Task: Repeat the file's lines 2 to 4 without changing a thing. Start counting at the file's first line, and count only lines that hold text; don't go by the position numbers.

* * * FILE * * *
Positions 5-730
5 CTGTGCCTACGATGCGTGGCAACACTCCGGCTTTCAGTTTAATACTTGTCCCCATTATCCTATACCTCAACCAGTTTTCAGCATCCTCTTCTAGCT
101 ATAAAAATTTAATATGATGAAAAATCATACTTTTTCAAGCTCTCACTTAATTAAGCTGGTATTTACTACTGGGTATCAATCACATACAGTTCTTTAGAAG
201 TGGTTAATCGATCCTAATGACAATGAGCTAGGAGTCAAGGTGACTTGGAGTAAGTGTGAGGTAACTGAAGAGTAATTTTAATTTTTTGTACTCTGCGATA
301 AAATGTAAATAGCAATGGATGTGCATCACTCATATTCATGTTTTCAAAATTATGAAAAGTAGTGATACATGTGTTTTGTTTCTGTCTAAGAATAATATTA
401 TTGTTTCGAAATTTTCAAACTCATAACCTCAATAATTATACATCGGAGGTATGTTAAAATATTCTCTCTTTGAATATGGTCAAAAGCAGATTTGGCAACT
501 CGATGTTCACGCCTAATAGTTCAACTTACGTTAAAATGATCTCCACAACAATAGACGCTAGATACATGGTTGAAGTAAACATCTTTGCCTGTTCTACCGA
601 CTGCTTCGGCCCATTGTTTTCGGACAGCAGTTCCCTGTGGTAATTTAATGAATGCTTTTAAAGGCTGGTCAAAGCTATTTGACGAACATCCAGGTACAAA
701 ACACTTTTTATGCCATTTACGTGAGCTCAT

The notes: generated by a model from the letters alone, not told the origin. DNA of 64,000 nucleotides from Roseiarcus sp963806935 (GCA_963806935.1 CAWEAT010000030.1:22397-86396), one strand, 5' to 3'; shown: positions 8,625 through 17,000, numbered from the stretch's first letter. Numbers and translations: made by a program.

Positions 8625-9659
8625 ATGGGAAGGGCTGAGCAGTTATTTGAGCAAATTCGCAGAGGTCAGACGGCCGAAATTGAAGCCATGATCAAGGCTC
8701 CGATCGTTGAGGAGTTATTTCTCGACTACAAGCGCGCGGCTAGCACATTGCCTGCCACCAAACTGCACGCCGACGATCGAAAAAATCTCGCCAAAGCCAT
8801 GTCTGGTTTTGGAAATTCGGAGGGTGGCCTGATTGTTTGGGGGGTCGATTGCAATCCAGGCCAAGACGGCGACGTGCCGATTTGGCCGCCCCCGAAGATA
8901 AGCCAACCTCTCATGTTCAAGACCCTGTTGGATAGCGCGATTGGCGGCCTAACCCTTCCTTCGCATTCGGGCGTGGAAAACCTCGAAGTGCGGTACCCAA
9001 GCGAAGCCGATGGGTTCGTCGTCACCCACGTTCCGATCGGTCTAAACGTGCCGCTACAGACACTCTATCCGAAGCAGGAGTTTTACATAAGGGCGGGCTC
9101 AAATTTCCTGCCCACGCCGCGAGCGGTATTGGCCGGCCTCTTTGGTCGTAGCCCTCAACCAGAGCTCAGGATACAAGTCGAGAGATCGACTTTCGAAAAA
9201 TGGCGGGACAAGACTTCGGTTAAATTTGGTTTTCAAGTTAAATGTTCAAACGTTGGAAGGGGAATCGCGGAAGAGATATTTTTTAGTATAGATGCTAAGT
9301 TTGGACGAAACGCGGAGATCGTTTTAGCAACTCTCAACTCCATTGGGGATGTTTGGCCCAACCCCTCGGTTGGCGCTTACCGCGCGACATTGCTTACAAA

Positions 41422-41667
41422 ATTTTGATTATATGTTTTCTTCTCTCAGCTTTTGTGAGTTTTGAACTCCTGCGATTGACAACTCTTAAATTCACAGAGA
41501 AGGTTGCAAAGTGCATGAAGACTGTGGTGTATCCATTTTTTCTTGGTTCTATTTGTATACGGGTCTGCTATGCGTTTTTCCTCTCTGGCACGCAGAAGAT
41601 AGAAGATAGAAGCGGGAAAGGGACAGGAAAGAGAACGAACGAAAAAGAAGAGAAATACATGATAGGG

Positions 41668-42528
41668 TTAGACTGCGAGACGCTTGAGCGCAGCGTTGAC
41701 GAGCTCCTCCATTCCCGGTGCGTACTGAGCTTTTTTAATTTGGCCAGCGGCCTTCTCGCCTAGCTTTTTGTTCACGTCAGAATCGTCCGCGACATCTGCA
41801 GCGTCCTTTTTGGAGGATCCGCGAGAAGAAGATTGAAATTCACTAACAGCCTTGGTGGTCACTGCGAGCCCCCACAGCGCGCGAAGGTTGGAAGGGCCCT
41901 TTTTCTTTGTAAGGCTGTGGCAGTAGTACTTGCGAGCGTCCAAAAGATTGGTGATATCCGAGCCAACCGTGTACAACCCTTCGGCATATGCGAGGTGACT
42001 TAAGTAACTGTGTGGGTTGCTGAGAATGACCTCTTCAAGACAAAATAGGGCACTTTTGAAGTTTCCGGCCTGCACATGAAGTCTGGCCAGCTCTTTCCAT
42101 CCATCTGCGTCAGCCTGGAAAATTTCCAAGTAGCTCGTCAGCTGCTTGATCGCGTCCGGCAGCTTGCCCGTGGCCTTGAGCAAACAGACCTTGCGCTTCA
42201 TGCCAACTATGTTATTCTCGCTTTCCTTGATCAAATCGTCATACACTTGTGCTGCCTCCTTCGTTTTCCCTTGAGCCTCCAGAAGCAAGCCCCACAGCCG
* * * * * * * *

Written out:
5 CTGTGCCTACGATGCGTGGCAACACTCCGGCTTTCAGTTTAATACTTGTCCCCATTATCCTATACCTCAACCAGTTTTCAGCATCCTCTTCTAGCT
101 ATAAAAATTTAATATGATGAAAAATCATACTTTTTCAAGCTCTCACTTAATTAAGCTGGTATTTACTACTGGGTATCAATCACATACAGTTCTTTAGAAG
201 TGGTTAATCGATCCTAATGACAATGAGCTAGGAGTCAAGGTGACTTGGAGTAAGTGTGAGGTAACTGAAGAGTAATTTTAATTTTTTGTACTCTGCGATA